Plastic waste has been getting very bad press recently. The debate in the UK at least seemed to have been awoken by the screening of the final episode of Blue Planet 2 in which David Attenborough’s eloquent words in addition to some amazing footage highlighted the effects that plastic waste is having on the world’s oceans. In some ways it’s a shame it has taken this long for the public debate to start as the problem with oceanic plastic waste has been known about for many years.
What a problem it is too. Are you aware that there are five well known massive ‘gyres’ or whirlpools in the oceans that consist of small suspended plastic fragments that form sort of a plastic soup? Some of these plastics will take hundreds of years before completely biodegrading (for example it can take around 450 years for a plastic drinks bottle to totally biodegrade). Such plastics can have harmful effects on a range of marine species causing issues such as malnutrition or starvation.
This is obviously a huge global problem. But how do we tackle it? Well from a very broad strategic level we need to apply the waste hierarchy as we would if we are trying to prevent or minimise any type of waste. There are numerous versions of the hierarchy such as reduce, reuse, recycle but perhaps the most well-known, as it appears in the EU waste framework directive, is depicted on page 11 in the following: https://www.gov.uk/government/uploads/system/uploads/attachment_data/file/69401/pb13540-waste-policy-review110614.pdf
It is often thought by the layman that the best option for minimising plastic waste, and for that matter any other type of waste, is to make sure that it is recycled. However, as we can see from the above, recycling sits halfway down the hierarchy. Therefore, our number one option, if we want to clean up our oceans, is to prevent plastic from entering them in the first place. Other options such as making plastic more biodegradable or easier to recycle or recover certainly have their place, but the first and best place to start is preventing plastic waste.
This could take the form of outright bans on plastic products. For example, in England facial scrubs and similar products containing plastic microbeads will be banned from June 2018. Bans can be controversial and there must usually be an alternative that has a lower sustainability impact than the plastic product being replaced. Another option that sits in prevention would be to apply a market based instrument (a financial disincentive or incentive) associated with plastic products. For example, in the UK there is a cost that must be levied on plastic carrier bags by larger retail outlets, such as supermarkets, that has been highly successful in reducing the number of plastic carrier bags that are used by society. Why not extend this to other plastic products? Applying a similar charge to disposable drinks cups has been mooted by some. The money raised by such charges could be given to those who are actively involved in reducing waste, in a similar vein to the carrier bag charge.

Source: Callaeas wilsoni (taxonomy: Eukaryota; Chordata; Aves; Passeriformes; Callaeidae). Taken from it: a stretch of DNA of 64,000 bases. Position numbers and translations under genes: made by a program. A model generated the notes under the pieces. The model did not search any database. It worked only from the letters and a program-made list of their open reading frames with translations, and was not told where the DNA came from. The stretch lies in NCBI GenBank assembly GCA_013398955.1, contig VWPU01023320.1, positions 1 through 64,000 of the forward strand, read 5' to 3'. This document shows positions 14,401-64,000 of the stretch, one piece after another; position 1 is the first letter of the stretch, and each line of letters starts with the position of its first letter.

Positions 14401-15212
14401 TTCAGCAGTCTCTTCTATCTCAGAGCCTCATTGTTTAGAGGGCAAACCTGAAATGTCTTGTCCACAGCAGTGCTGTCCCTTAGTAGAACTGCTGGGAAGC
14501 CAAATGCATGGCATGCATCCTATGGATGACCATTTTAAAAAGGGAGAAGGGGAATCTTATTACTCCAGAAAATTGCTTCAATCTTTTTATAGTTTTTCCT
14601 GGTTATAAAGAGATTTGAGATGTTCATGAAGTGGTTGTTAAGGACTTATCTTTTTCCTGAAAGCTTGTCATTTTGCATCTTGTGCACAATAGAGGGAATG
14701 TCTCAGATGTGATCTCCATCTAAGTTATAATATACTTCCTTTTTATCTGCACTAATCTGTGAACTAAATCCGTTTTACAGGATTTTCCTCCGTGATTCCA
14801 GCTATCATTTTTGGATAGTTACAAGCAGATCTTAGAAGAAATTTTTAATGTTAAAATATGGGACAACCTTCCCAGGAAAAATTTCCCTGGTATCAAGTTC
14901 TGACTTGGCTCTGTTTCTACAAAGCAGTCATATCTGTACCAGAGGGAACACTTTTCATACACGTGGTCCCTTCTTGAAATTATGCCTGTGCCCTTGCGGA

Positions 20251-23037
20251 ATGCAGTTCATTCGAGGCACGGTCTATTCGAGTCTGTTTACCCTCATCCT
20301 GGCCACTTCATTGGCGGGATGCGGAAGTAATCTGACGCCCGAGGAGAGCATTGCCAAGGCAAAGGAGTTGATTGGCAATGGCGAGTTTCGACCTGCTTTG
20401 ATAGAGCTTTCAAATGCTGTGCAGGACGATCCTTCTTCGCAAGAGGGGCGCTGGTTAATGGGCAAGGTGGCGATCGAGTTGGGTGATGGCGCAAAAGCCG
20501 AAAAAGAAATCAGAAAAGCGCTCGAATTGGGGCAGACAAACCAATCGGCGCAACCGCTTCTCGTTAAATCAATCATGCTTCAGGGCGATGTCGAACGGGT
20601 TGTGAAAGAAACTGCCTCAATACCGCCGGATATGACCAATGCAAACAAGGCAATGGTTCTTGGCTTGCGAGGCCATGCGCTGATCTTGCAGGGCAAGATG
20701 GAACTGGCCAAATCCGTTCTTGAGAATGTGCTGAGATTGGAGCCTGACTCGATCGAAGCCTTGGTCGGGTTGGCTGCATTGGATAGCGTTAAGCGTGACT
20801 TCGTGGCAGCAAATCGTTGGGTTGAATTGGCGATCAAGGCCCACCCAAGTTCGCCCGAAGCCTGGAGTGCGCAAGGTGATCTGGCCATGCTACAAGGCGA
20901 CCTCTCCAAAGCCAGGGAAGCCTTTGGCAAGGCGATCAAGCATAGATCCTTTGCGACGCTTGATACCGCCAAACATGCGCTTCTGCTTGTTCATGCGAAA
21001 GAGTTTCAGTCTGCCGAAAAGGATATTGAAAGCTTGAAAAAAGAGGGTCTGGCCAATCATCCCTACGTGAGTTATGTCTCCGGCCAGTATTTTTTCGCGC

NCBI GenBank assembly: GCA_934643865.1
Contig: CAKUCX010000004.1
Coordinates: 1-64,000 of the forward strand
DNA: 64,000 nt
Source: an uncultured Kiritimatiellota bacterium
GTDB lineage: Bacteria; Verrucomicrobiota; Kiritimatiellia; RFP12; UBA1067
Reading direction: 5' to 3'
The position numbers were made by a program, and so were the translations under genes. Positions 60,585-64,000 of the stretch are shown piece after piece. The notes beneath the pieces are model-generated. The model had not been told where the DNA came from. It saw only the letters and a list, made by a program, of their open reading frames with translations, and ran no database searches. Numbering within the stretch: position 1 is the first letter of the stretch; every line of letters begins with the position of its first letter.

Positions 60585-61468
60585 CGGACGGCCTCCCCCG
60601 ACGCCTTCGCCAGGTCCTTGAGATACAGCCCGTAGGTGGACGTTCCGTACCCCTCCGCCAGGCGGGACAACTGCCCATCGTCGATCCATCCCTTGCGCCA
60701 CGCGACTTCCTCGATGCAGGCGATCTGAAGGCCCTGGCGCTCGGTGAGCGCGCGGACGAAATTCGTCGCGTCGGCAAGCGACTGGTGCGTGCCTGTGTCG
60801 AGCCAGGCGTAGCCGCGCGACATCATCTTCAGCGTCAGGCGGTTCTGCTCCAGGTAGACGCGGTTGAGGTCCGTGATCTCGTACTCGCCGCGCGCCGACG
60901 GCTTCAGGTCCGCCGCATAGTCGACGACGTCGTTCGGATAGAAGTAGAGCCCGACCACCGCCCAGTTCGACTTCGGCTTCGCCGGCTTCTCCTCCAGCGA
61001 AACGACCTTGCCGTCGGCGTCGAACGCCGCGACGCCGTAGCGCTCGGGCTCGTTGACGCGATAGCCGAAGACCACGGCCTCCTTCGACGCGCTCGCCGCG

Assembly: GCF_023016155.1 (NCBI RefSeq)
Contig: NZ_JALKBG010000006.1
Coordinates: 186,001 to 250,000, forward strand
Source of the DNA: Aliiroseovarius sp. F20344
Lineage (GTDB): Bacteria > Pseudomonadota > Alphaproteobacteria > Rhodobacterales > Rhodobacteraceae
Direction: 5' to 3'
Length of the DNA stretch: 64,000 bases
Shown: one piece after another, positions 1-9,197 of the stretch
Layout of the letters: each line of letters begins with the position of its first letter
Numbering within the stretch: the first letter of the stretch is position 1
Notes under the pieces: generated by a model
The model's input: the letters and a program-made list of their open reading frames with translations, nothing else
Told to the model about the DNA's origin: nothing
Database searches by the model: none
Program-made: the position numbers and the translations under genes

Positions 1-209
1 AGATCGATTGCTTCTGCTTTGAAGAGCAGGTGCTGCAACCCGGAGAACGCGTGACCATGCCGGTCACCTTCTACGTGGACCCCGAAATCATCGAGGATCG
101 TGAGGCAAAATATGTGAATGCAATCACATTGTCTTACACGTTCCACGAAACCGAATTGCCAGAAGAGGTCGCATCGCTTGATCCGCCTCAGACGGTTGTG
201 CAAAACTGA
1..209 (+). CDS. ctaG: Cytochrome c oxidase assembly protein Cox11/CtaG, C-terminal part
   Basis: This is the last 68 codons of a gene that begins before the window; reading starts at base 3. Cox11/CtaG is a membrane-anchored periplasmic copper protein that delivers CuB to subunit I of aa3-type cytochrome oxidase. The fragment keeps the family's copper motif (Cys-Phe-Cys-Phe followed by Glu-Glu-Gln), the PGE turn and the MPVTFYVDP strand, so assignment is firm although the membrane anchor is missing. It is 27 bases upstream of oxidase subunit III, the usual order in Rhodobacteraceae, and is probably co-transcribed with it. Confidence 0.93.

Other innovative MBIs could include a strengthening and expansion of existing producer responsibility legislation. For example, the producer responsibility packaging waste initiative could be strengthened to ensure that it is a real disincentive to make products out of certain types of plastics. Governmental policy could also consider limiting the amounts of certain types of more environmentally harmful plastics. This would be in a similar way that limits are placed on the amounts of dangerous materials such as mercury and cadmium that are allowed in the manufacturer of electronic products (by the restriction of the use of certain hazardous substances in electrical and electronic equipment (ROHS) directive).
If we are ever to solve the problem of plastic waste entering out oceans our addiction to the type of plastics that we use today must cease. Dealing with plastic waste is no different to any other environmental impact and the source of the problem must be eliminated. In this case innovative ideas to reduce or prevent plastic products being made in the first place. The less plastic products we have in society then the less there is available to enter our oceans.
John Binns BSc (Hons), MSc, MSc, MIEMA
With over 19 years’ experience working in environment management, John Binns BSc (Hons) MSc MIEMA is an experienced environmental tutor and consultant with knowledge of health and safety management.